Global Business Law Seminar on 17th February, TOKYO

GLOBAL BUSINESS LAW SEMINAR: “OPEN LECTURE ON VIETNAMESE LAW”
17th February 2016

Vietnam is now enhancing its attractiveness as an investment destination because of the economic integration of ASEAN and its participation in the TPP Agreement. Vietnam occupies a geopolitically important location, linking East Asia and West Asia by sea and land routes. Not only Japanese firms but also Chinese and Korean firms are keen to enter into this market in order to utilize fruits from the TPP Agreement.

To help Japanese investors in getting insight in Vietnamese Law, Ms. Hoang Nguyen Ha Quyen and Dr. Nguyen Anh TuanPartner at LNT & Partners gave a presentation at Global Business Law Seminar organized by Hitotsubashi University on 17th February 2016 in Tokyo, Japan. The presentation focuses on the Law on Enterprise and the Law on investment implemented in July 2015 from academic and practical viewpoints.

About the Speakers

Ms. Hoang Nguyen Ha Quyen

quyen.hoang_

Ms. Quyen co-heads LNT & Partners’ Corporate practice group. She advises in matters of corporate and commercial compliance, mergers and acquisitions, contract drafting and negotiation, investment, labor, and intellectual property. She has been ranked by Chambers and Partners as a Corporate/M&A expert.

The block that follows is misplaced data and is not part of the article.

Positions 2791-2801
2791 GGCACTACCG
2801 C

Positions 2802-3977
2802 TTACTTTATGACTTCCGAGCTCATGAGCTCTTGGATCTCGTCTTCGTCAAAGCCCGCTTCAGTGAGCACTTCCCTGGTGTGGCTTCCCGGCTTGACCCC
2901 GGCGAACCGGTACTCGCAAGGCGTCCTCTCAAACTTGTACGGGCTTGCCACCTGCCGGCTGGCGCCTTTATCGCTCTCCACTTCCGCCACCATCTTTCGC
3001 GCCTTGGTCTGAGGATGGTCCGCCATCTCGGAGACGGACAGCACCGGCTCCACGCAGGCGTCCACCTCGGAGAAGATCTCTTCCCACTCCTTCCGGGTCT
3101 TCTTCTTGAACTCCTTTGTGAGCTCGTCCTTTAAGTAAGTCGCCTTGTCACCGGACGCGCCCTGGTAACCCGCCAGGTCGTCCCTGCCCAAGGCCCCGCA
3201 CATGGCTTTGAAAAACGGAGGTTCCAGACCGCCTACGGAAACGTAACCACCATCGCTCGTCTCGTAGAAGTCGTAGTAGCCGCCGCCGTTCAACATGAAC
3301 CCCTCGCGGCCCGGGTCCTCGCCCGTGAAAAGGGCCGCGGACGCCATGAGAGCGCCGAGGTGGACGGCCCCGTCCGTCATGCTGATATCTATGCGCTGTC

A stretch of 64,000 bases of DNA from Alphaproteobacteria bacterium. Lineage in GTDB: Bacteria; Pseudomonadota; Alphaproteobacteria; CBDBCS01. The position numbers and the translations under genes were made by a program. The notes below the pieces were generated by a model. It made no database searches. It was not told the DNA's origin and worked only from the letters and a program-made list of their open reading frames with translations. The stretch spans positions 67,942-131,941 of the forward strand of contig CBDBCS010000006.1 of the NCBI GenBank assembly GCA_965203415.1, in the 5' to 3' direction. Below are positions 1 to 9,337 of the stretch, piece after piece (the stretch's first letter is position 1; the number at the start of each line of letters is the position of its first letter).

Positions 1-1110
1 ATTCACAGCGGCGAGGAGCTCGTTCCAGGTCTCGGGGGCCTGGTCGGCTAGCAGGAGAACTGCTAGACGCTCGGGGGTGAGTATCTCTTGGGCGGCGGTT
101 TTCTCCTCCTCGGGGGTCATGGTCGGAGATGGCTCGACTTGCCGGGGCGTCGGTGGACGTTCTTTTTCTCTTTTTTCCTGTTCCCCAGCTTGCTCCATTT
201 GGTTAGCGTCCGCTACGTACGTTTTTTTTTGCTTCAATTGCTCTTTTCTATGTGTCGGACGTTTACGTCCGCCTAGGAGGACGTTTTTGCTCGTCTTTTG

Dr. Nguyen Anh Tuan

tuan.nguyen

Dr. Tuan leads LNT & Partners’ Bio-Pharmaceutical specialty group. He is recognized by the legal community as one of the few qualified competition law experts in Vietnam who has an in-depth understanding of international antitrust regulations and their application under the Vietnamese Competition Law.

By Vietnam Law Insight (LNT & Partners)

“Vietnam Law on Investment and Law on Enterprises” seminar on 8th October, TOKYO

“Vietnam Law on Investment and Law on Enterprises – From Adoption to Implementation”, on 8th October in Tokyo.

As you may know, It has been almost a year since the date new Law on Investment and Law on Enterprises approved by the Vietnam National Assembly and almost 3 months since theirs officially effective date on July 1st, 2015. The new LoI and LoE has brought a significant chance for foreign investors to invest into Vietnam. Therefore, LNT & Partners, together with Hitotsubashi University ICS, Oh-Ebashi LPC & Partners and Mori Hamada & Matsumoto law firm, will organize a seminar in this October in Tokyo to update you on the new law.

Information: (Please CLICK HERE for full agenda)
Date and Time: Thursday, 8th October, 2015
Time: 17:00 – 20:00, followed by a networking.
Venue: 1 Floor of  Gakujutsu Sogo Center, 2-1-2 Hitotsubashi, Chiyoda, Tokyo.
Japanese: http://www.hit-u.ac.jp/hall/file/menu-016/file_01.pdf
English:   http://www.ics.hit-u.ac.jp/campus/directions-maps
Fee: Charge-free
Language: English
Register: Required. Maximum of 50 attendants
Organizer: Hitotsubashi University ICS
Supporters: Oh-Ebashi LPC & Partners, Mori Hamada & Matsumoto and LNT & Partners.

Speakers include: